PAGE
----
You can tell a lot about a workplace culture by how managers react to employee safety complaints. Enlightened managers welcome safety complaints, benighted managers suppress them. Enlightened managers view such complaints as a valuable opportunity for improvement, and underscore the first importance of safety by publicly thanking those employees. Benighted managers view such complaints as a personal attack. To them, protecting their insecure egos is more important than safety. And so they lash out, finding a way to retaliate in order to broadcast what happens when workers have the audacity to question their competence.

Now comes OSHA with a Merit Finding against CSX that serves as a lesson for such benighted railroad managers. When IBEW member JJ Giuliano got fed up with the failure of CSX managers at the Selkirk Shop to address longstanding safety complaints, he delivered a letter to Superintendent Daniel Lisowski listing various violations of FRA safety regulations. In OSHA’s words, it was “a very strongly worded letter” identifying “serious safety hazards” and noting CSX’s managers “daily ritual of placing production over all else, such as shop cleanliness, locomotive quality, safety of its employees, and safety of the communities its trains pass through.”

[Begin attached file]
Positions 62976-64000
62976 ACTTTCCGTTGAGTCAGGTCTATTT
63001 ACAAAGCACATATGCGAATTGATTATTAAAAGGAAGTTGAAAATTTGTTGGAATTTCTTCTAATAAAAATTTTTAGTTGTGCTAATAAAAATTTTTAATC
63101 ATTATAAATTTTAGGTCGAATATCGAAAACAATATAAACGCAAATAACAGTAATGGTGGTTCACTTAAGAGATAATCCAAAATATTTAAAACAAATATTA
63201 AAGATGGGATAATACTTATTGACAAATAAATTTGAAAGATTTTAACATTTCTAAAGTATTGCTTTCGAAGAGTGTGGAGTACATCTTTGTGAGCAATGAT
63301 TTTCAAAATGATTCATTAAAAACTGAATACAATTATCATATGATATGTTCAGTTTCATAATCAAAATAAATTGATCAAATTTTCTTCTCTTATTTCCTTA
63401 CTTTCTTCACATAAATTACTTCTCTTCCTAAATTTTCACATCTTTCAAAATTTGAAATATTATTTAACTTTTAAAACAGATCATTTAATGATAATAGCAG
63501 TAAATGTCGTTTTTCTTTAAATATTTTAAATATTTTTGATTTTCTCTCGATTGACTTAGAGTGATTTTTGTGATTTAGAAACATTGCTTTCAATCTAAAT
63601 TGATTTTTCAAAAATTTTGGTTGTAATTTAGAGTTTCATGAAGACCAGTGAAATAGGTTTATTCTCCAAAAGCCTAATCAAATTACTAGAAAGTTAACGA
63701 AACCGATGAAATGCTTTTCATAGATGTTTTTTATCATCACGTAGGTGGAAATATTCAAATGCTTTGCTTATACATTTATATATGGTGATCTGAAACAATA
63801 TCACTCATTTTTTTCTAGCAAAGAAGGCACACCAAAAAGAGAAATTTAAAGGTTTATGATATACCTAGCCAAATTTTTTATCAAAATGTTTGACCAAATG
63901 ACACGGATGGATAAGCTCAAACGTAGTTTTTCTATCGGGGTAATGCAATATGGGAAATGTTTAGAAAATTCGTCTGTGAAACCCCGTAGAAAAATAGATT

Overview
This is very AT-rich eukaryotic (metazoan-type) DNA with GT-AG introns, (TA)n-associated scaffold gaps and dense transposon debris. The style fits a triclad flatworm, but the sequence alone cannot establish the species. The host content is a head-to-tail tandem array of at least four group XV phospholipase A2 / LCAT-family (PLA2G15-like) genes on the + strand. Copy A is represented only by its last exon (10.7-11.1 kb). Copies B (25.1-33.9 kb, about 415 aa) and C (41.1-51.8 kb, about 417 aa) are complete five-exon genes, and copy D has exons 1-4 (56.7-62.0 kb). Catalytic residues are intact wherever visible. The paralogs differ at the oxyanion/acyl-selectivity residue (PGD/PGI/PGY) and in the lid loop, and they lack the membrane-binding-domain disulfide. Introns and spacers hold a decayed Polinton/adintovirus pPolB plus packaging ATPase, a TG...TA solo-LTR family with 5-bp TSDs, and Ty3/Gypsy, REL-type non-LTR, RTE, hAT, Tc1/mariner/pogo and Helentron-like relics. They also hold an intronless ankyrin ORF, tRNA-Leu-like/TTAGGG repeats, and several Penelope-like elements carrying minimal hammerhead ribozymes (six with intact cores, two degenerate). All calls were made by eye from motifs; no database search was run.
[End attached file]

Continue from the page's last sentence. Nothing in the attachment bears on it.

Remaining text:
What was the response of the CSX managers? Instead of thanking Giuliano, a few days later they cited him for not using a crosswalk board and imposed a ten day suspension. This despite the fact another employee who they saw doing the same thing was not cited. No one else had been suspended for an O test before, and they ignored Giuliano’s clean disciplinary record when imposing the suspension.

Giuliano filed a classic Federal Rail Safety Act Complaint. CSX responded by arguing Giuliano’s letter was not protected under the FRSA, a contention OSHA found “incredible.” OSHA’s investigation found “reasonable cause to believe CSX violated the FRSA” and that punitive damages are appropriate because “CSX Transportation, Inc. has demonstrated a pattern of retaliation against employees who file FRSA complaints.” OSHA ordered CSX to:

  • pay punitive damages, plus all the attorney’s fees of Guiliano’s attorney;
  • have all managers at CSX’s Selkirk Shop receive OSHA’s FRSA training;
  • provide all new hires with information on their FRSA rights;
  • expunge the suspension from Giuliano’s employment records;
  • not retaliate against Giuliano for pursuing the FRSA complaint; and
  • post in a Notice at Selkirk Shop a Notice confirming CSX will not retaliate or discriminate against employees who file FRSA complaints.

All CSX employees can thank OSHA for shining a spotlight into the dark culture of CSX retaliation. Those of us who believe in rail safety can only hope that one day all benighted railroad managers will finally see the light.

Here is the full text of OSHA’s Merit Finding in Giuliano v. CSX Transportation, Inc. For more information on the whistleblower rights of railroad workers, go to the free Rail Whistleblower Library.